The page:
The representations made by Pilot, particularly the statements concerning gross sales and profits, which are quoted above, are guarantees of income under N.C. Gen.Stat. § 66-94(3). The Act clearly aims to regulate the kind of conduct involved here and to require the seller to document its profit claims. Pilot was therefore, selling a business opportunity as defined in the Act and had to comply with the Act's requirements. Pilot's contention that the exclusionary clause and the disavowal of profit it guarantee removed the sale from the Act's purview is unconvincing. The statute, as noted by the district judge, is not confined to regulating the behavior of the seller at the time the contract of sale is signed. Instead, the Act seeks to regulate precontract dealings as well. When Pilot made the statements concerning the expected profits, which constituted guarantees of income under § 66-94(3), it had to comply at that time with the Act's requirements. Pilot failed to do so by, for example, failing to obtain a bond, id. § 66-96, failing to present a financial disclosure statement to Martin before the signing of the sales contract, id. § 66-95(5), and failing to disclose the number of purchasers that had earned the amounts of income specified in the promotional material, id. § 66-95(10). The profit disclaimer in the statement attached to the contract and the exclusionary clause in the contract did not relieve Pilot from compliance with the statute. When Pilot guaranteed income from the franchise, it came within the statute's scope and had to comply with the Act in its dealings with Martin. Pilot could not then remove the sale of the franchise from the Act's requirements by later disclaiming any guarantee of profit. The purpose of the statute would be thwarted if a seller could avoid its application by making an eleventh hour disclaimer.

Because Pilot failed to make the statutorily required disclosures to Martin, Martin was entitled under § 66-100(a) to void the contract and receive all sums paid to Pilot. We therefore affirm the district court's entry of judgment against Pilot Industries.


We conclude, however, that the district court erred in granting summary judgment against and imposing personal liability on the individual defendants on the Business Opportunity Sales Act claim. The district court held Crider and Hartzog personally liable on two alternative theories. First, the court noted that Crider and Hartzog were the sole officers, incorporators, and shareholders of Pilot Industries; that Pilot never employed more than three other employees; and that Crider and Hartzog assisted in the preparation of the promotional material. On this evidence the court held that Pilot Industries was the "alter ego" of Crider and Hartzog. Second, the district court invoked the North Carolina rule that corporate officers may be liable for their tortious acts in the conduct of corporate business. We conclude that the evidence forecast for the court on the motion for summary judgment was insufficient to justify the imposition of personal liability on either theory.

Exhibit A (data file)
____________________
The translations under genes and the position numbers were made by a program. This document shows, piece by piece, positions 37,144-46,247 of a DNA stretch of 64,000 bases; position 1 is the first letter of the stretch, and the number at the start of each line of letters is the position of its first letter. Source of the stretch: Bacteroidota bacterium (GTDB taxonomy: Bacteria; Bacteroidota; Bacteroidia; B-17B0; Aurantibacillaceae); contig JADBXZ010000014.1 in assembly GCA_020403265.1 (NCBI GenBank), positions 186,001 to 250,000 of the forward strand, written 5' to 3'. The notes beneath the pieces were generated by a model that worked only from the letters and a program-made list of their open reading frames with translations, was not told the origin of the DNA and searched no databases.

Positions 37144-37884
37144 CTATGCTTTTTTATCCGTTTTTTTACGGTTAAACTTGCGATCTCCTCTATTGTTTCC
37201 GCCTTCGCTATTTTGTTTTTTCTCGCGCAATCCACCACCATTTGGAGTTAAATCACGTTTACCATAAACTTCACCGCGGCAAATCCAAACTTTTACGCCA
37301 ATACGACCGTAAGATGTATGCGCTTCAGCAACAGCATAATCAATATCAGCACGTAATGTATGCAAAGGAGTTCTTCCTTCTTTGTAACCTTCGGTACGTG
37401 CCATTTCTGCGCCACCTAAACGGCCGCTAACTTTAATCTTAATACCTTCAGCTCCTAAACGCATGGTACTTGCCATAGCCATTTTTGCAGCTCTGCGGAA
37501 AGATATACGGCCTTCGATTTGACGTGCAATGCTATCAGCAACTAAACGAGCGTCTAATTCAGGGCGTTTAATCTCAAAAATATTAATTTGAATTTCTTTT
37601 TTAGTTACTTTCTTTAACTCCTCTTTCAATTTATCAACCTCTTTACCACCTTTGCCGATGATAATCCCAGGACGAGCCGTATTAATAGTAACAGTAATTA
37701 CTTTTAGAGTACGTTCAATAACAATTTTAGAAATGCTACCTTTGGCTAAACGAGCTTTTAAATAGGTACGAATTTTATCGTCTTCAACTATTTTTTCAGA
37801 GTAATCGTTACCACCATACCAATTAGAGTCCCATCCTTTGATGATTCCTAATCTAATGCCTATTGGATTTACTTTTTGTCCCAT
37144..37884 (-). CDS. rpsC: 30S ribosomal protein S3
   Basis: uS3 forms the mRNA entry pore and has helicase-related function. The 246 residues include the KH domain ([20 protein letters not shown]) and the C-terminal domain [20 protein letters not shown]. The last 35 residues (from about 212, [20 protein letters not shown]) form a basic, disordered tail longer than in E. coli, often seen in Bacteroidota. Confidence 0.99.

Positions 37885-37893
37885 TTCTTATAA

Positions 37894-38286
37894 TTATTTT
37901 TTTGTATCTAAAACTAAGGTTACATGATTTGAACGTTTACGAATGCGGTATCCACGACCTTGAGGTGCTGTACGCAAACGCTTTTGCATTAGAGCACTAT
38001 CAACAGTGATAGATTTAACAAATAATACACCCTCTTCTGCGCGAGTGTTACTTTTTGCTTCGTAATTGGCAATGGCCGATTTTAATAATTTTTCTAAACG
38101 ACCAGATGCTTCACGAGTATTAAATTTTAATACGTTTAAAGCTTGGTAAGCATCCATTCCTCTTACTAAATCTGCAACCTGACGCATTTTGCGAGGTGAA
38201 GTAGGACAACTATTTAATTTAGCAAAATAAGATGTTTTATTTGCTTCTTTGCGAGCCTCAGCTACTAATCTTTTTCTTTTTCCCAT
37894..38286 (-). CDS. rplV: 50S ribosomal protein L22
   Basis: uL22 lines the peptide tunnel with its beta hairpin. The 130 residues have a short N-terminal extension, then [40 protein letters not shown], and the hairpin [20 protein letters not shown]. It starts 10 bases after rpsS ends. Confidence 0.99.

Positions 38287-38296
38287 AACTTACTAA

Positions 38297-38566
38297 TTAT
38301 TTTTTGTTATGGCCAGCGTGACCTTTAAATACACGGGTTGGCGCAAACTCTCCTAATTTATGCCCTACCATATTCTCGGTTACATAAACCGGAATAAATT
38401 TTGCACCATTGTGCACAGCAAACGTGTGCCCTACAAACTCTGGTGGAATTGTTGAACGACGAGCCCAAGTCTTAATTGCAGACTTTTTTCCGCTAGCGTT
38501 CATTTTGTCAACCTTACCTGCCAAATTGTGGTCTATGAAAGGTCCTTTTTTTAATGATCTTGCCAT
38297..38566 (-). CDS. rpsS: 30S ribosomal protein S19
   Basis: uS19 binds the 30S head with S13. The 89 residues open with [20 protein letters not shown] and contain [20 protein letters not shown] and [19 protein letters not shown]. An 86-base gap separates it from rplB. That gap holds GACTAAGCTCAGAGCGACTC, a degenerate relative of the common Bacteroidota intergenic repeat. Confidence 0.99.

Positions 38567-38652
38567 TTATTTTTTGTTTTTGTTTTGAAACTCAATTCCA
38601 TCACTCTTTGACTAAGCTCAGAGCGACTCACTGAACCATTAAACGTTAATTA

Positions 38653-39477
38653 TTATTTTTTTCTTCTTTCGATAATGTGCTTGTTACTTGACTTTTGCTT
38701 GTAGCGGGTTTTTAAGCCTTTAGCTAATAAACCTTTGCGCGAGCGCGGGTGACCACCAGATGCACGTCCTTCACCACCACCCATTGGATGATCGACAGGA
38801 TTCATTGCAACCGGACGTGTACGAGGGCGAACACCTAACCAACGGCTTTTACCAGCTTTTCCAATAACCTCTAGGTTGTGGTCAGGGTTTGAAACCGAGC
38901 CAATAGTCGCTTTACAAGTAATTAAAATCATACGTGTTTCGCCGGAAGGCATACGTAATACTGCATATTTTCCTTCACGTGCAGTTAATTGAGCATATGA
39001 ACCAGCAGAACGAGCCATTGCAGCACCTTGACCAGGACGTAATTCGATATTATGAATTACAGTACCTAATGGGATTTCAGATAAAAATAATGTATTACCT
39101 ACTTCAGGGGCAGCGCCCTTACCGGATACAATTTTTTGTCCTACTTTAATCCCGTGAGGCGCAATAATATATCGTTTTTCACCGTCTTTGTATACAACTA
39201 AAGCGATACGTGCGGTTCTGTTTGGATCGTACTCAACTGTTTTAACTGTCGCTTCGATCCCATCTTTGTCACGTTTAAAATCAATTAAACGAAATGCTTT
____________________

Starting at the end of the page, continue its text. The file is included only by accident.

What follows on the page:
North Carolina law, of course, recognizes that under some circumstances the corporate entity may properly be disregarded and personal liability imposed on shareholders of whom the corporation is the alter ego. E. g., Henderson v. Security Mortgage Finance Co., 273 N.C. 253, 160 S.E.2d 39 (1968). However, as noted by the Henderson court, the mere fact that all of the stock of a corporation is owned by one or two shareholders is insufficient to justify attributing corporate acts to the shareholders and imposing personal liability on them. In Henderson the corporation was owned and operated by two people, but the critical factor in the alter ego determination was that, as testified by the corporate president, no effort was made to operate the corporation as an entity separate and distinct from his private interests. Id. at 260, 160 S.E.2d at 44. In order to invoke the alter ego principle, it is thus necessary to demonstrate the presence of other factors justifying disregard of the corporate entity: undercapitalization of the corporation, failure to observe corporate formalities, or such "domination of the finances, policies and practices that the controlled corporation is but a business conduit for its principal." R. Robinson, North Carolina Corporation Law and Practice § 2-12 (2d ed. 1974). See also id. §§ 9-8, -9.